Regarding the New York Times less-favorable-to-Roberts editorial: It adds calumnies to its errors. For instance, after suggesting that Bush’s judicial nominees threaten to hold laws against air pollution, unsafe working conditions, and child labor unconstitutional, the Times writes: “He dissented in an Endangered Species Act case in a way that suggested he might hold an array of environmental laws, and other important federal protections, to be unconstitutional.” This is simply a gross misrepresentation of the Roberts opinion in the Rancho Viejocase. Judge Sentelle (for whom I clerked years earlier) argued that the ESA could not be applied to an intrastate species lacking in commerical value. Judge Roberts, on the other hand, pointed out that the D.C. Circuit’s jurisprudence on the matter was incoherent and in direct conflict with the rationales adopted by the other circuits in addressing the issue. Judge Roberts made explicit that cleaning up this doctrinal confusion was his reason for urging en banc review of the case. Yet even if Roberts had echoed the Sentelle view (and he did not), this would have little, if any, imapct on the bulk of federal regulations, particularly those addressing air pollution and the like.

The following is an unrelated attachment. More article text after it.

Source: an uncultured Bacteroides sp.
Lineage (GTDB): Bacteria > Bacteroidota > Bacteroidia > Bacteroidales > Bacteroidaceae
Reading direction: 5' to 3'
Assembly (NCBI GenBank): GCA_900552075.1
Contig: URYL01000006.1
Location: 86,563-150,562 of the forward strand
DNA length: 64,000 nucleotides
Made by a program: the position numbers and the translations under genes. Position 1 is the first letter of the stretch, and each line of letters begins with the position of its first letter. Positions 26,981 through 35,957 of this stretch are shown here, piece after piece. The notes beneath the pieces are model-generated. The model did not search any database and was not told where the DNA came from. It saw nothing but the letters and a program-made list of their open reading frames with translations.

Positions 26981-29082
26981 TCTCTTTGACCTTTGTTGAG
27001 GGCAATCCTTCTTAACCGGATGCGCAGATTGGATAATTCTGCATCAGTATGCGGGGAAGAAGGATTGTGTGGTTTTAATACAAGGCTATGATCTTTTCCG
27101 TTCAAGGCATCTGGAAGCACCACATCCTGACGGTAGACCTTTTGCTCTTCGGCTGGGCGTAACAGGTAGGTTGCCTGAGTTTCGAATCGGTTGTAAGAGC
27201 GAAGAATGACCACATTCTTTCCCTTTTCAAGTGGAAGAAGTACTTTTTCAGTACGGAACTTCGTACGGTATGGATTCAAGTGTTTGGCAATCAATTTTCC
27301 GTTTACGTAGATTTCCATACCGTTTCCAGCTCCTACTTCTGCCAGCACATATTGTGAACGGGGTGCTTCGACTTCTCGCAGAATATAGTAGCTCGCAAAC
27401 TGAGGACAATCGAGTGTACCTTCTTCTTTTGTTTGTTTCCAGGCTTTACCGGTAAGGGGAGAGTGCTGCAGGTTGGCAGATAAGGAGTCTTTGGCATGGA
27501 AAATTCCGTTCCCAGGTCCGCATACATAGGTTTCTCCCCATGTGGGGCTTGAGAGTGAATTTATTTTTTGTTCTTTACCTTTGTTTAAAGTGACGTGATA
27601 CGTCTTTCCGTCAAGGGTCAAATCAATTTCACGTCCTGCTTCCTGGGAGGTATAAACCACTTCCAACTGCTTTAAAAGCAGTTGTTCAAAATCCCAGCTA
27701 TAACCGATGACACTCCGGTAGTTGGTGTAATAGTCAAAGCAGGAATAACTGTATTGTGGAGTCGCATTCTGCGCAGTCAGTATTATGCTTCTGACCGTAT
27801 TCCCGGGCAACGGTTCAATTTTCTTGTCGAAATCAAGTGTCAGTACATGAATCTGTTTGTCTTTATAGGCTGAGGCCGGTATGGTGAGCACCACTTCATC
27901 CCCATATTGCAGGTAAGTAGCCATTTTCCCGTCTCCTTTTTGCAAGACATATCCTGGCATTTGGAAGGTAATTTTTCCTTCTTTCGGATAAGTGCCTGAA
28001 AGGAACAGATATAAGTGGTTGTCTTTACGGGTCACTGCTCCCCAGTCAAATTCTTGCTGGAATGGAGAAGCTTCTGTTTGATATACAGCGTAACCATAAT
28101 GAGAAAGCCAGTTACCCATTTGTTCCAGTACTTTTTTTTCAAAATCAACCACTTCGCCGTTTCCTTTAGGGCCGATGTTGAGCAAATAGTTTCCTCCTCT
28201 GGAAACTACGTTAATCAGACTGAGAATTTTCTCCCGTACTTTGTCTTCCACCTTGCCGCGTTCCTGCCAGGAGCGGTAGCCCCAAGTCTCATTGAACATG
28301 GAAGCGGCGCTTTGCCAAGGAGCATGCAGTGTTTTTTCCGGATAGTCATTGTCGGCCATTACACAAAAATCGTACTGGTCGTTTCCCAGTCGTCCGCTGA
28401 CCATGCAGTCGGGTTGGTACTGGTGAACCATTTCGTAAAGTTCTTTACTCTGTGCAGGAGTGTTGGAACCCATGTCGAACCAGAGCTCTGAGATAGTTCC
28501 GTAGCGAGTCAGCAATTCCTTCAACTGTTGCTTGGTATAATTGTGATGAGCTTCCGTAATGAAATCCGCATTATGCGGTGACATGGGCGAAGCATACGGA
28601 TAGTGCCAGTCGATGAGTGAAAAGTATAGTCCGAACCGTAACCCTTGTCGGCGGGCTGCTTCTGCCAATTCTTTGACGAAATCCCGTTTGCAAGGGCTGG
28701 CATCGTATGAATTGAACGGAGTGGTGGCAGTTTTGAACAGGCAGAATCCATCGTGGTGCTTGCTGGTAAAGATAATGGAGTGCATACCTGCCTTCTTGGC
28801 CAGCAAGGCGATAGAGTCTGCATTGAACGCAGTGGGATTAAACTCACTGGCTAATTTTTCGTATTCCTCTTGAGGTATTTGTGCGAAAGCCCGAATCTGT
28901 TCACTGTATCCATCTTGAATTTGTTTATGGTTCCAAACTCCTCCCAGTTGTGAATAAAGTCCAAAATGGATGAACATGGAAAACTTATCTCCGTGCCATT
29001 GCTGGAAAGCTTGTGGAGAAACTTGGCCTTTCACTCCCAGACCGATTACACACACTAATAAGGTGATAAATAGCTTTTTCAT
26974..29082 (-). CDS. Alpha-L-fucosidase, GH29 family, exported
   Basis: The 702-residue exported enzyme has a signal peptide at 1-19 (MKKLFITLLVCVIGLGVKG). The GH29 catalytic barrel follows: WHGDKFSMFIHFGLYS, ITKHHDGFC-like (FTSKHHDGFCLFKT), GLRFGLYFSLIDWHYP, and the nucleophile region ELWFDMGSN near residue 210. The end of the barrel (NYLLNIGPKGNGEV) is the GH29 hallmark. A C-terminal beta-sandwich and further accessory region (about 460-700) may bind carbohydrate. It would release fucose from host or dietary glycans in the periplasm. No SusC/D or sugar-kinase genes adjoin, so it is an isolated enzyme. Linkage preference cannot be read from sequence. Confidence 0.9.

For those interested (or who, perhaps, need a sleep aid), I have a 98-page article in the Iowa Law Review dissecting the potential impact of aggressive federalism arguments on environmental laws. (Note: The most relevant portion is from page 403-417.) Even were the ESA to be limited, the various pollution laws — nearly all of which directly regulate economic activity as such — would not be touched. The Times here is attacking a mythical bogeyman that has no relation to the judicial opinions of Judge Roberts nor to the judicial doctrines some conservatives actually advocate.